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Sports and Politics: Do they go together?



Let us get to the point.  Sports leagues and their individual franchises are not compatible with political agendas in this day and age in the United States.  I can and will point out the disadvantages associated with the NBA, the NFL, the NCAA, and any other sports organization that could and does take political sides.  Individual athletes also must be mindful on what they lend their support to.  People on all side are watching and they do care. 


Sure, I recognize the freedom of these sports concerns to do as they wish with regard to politics.  It is allowed.  It is a freedom afforded us,  individual  businesses and  Americans all inclusive.  And to be fair, I am not referring to individual athletes and coaches in their private life when not on a field of play.   Even in league press conferences, individuals should have the right to express themselves without a muzzle, if that right is allowed by the league of the athlete.   Yet, when a political message is allowed on the field as a representative of a team, a league, a sports organization, the lines are drawn in the taking of sides of a political view that is a league approved agenda.  That line is also in play when the individual player or coach makes their political affiliation known too, with the possibility of negative or positive feedback by fans also in play.





The fact remains that we have fans of the above sports concerns/players that might or might not like or approve of the choices made in supporting the politics of the day which in fact cause a disconnect between those fans and the sports that they allow them to be entertained by.  That discourse is not good as politics can and will bring praise, but also anger, and can be a deal breaker between sport and support of said sport.   Sides, not related to the sports venue, are taken. Plus the fact that it could be a “bad business” decision (to be political) and a loss of revenue, and support, taken into account.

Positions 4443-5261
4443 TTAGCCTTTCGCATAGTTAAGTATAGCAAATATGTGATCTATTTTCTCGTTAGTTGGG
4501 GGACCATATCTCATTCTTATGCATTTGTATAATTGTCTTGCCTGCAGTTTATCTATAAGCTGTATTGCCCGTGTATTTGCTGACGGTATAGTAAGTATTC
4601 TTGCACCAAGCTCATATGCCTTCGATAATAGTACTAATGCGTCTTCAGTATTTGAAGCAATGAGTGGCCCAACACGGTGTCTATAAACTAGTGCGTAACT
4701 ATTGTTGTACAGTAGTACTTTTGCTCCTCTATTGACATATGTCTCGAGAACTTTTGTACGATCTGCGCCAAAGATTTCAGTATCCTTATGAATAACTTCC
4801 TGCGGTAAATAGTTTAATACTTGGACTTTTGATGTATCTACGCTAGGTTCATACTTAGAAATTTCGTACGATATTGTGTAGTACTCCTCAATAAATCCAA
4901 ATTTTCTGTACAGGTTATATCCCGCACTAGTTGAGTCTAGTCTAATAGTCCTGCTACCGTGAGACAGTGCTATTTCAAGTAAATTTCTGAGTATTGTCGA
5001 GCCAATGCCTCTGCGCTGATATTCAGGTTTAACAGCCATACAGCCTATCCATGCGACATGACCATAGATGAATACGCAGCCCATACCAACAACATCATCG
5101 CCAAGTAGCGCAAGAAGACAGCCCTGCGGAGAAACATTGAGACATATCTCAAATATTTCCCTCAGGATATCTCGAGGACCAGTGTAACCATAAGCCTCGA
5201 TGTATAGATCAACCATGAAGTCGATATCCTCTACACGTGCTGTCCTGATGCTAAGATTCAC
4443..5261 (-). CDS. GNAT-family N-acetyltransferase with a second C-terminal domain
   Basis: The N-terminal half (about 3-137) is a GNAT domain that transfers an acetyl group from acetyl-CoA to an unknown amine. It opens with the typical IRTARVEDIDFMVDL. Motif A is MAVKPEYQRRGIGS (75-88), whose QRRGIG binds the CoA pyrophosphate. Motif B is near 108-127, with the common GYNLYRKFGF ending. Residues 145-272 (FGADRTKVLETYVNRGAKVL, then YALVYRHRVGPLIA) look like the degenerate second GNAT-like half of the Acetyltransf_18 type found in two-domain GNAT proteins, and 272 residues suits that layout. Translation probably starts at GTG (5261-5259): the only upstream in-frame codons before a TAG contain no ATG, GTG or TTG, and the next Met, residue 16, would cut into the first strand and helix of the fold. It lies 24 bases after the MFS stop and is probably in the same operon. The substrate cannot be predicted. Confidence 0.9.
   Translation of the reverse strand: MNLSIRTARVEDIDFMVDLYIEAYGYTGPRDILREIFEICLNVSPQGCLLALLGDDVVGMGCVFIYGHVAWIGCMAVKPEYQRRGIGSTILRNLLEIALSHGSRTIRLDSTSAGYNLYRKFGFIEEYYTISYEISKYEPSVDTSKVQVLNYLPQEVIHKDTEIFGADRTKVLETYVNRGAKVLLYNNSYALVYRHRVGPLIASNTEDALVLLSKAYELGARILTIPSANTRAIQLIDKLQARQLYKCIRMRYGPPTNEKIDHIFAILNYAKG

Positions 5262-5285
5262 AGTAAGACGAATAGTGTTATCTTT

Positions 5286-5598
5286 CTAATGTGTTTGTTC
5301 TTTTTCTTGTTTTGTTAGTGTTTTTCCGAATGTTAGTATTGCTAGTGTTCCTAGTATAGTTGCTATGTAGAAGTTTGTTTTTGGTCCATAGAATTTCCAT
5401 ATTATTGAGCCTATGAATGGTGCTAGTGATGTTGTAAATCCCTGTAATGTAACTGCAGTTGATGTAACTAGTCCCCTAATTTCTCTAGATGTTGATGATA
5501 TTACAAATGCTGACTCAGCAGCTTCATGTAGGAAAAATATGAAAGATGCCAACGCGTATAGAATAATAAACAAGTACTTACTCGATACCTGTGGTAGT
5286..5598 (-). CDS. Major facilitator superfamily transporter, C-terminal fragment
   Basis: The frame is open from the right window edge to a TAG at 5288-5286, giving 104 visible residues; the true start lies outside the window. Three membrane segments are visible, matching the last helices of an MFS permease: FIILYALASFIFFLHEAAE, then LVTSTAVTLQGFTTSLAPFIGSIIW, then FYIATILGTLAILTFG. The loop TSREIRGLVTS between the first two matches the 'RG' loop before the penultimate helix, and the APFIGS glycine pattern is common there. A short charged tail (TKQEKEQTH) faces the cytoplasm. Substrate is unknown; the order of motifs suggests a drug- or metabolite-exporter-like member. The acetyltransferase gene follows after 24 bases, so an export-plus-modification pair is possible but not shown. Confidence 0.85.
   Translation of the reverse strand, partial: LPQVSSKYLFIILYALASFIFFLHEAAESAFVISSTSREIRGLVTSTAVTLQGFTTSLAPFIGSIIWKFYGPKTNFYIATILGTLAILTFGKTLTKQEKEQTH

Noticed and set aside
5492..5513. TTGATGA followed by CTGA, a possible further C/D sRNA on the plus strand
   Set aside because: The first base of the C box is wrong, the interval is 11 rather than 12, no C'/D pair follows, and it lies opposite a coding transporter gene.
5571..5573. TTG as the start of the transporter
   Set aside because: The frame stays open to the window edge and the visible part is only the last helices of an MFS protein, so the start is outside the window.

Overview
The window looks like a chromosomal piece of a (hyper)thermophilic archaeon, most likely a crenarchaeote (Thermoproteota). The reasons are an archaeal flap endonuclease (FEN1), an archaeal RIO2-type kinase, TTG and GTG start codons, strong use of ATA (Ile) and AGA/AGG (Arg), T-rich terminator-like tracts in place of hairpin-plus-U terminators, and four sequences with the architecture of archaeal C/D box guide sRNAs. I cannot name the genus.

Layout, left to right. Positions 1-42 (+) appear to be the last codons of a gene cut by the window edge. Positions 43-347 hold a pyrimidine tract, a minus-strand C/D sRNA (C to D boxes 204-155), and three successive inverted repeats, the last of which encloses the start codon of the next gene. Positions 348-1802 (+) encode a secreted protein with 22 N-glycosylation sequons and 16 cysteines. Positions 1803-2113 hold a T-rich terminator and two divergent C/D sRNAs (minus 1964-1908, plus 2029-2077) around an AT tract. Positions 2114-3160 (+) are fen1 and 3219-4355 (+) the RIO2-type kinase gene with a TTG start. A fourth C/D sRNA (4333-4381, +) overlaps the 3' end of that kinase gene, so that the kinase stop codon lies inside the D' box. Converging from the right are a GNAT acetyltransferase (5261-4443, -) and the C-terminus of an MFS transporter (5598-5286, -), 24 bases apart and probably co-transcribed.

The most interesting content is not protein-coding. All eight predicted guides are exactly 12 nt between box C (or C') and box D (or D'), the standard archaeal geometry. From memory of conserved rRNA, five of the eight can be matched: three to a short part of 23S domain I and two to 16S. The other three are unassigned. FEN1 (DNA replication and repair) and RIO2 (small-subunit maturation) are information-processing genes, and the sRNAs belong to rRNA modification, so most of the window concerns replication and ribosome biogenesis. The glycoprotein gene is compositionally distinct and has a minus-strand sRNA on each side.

As the NFL has fallen in bed with the “Black Lives Matter” rabbit hole, the League has taken a political stand on what this political organization supports, its foundation, and the  leadership of the organization.  Approving BLM as a political belief standard for the NFL, we have a sport league that is agreement with it.  For those that are not supporters of BLM, they have a choice to continue following the league and its direction, or not.  A political agenda by the NFL cannot be, in the long run, positive for them as of such a diverse society in this country and world.  A large number of NFL fans, quite possibly a majority, do not support the Leftist, Marxist, anti-traditional American values of BLM, and many have trashed the league, never to view its product or buy tickets to fill the seats.   A backlash with sponsors of the League could be the next issue the NFL has, even if one things that is remote at this time.  Just look at how NIKE, the giant sports manufacturer was doing great just two years ago and now how they have lost 3.75 billion dollars in the past months.  That is a fact that the NFL has to deal with.   Also, kneeling for the National Anthem by players  has been approved and there are many fans that say that this is not going to wash them them.  That individual stance by players, being ok’d by the league, is what it is.   Is it good business or a loser in time for the League?